With women's football in the spotlight as the 2023 FIFA Women's World Cup kicks off, a leading Wollongong health researcher wants to make people more aware of the injuries sport can cause to women's breasts.
Associate Professor Deirdre McGhee said despite the attention women's sport has gained in recent years, coaches, medical staff, sporting organisations and even athletes still do not know enough about this "silent", female-specific issue.
"It's a really great opportunity to think about what the issues are for female athletes," the University of Wollongong researcher said.
"These women are pioneers and they're leading the way for women in sport and promoting women in sport, which is fantastic, but at the same time we need to make sure we maximize the health of our female players.
"Female players have worked hard and long to have the opportunity and skills to be involved in football at the World Cup level.
"But their bodies are not exactly the same as men's and we need to pay attention to the differences."
Prof McGhee said improving breast health - which includes making sure women have access to well-fitted sports bras - and better treating breast injuries to prevent long-term scarring or deformities would also help to improve more women's participation in sport.
She said while the sporting world was "only just working out" specific issues facing female athletes, research showed around half had experienced breast injury.
However, she said only one in 10 athletes reported breast injuries to coaches or medical staff.
"I want to raise awareness that injuries occur, I want athletes to report them so we can treat them, and that will maximise female participation, performance and breast health," she said.
"To start, better awareness will encourage athletes to report them, because currently the research that's been done in every single sport, not just soccer, is that 90% of injuries or more were not reported."
She said many factors were behind this, including that the body charts traditionally used to identify sports injuries were male - which means they don't have breasts.
Likewise, the type of injuries clinicians record, like muscle strain or ligament sprain, don't capture harm to the glandular tissue of breasts.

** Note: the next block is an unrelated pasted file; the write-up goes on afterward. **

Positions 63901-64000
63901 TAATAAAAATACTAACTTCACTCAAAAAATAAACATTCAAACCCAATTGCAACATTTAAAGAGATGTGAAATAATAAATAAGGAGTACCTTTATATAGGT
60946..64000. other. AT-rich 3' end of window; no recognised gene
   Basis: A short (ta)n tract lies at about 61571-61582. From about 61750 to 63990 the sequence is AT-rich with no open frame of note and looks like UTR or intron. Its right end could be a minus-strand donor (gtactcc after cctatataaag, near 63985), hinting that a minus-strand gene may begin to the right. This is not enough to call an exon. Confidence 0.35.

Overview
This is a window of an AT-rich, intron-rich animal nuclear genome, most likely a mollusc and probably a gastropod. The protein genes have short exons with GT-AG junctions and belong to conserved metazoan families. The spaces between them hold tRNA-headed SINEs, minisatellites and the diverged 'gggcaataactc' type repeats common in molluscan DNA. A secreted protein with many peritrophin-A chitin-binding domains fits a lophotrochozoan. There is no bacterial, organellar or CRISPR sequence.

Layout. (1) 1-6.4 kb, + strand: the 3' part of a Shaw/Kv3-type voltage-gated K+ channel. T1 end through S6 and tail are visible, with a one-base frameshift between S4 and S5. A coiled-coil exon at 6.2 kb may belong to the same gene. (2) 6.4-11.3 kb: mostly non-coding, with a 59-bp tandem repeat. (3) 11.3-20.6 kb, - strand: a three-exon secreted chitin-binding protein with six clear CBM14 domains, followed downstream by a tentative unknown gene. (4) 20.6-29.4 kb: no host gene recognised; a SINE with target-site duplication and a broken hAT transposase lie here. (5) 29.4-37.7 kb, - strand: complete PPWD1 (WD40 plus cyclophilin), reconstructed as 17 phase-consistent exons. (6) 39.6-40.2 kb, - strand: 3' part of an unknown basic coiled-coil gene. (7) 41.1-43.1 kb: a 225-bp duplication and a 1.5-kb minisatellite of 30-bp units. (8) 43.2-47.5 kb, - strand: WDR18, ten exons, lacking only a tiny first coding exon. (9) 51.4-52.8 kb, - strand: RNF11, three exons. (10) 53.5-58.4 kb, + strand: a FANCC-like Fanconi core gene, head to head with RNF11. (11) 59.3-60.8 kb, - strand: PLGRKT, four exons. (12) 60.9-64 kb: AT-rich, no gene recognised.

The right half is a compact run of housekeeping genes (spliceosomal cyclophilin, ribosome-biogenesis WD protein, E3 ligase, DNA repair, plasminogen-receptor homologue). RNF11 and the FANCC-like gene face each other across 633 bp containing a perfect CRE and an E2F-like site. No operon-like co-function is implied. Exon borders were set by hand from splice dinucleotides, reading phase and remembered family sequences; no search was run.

"The alarming thing is that most women who have a breast injury continue to play with their injury," Prof McGhee said.
"And sometimes some injury surveillance systems in sports only count a "missed time injury", so it only counts when it causes you to miss a training session or miss a game.
"But even though women continue to play, they tell us that it's really painful to run or painful to throw their arms, or they say 'I'm reluctant to tackle because I'm fearful I'm going to get another injury', so they're not playing as well as they could.
"These women are warriors, going out with an injury, it's starting to swell and bruise and it's really painful but they keep playing - it's pretty remarkable."
She said if women were better able to speak up about breast injuries, physios and other clinicians would be able to treat swelling or bruising on the field to make sure they were not in as much pain while they kept playing.
Prof McGhee said another barrier to reporting injuries was that athletes did not want to talk about their breasts with a majority male coaching or medical staff.
"We all need to change our attitude to so that this is something that's open for men and women to discuss," she said.
"I say to male coaches and physios, 'look, you need to bring up sports bras as sporting equipment, you need to bring up breast injuries as a sporting injury'.
"But I also I think when you're looking at assessing breast support and bras, or directly treating injuries and examining their breasts, it's going to be better if it's female led - and that means there's opportunity for women in this field too."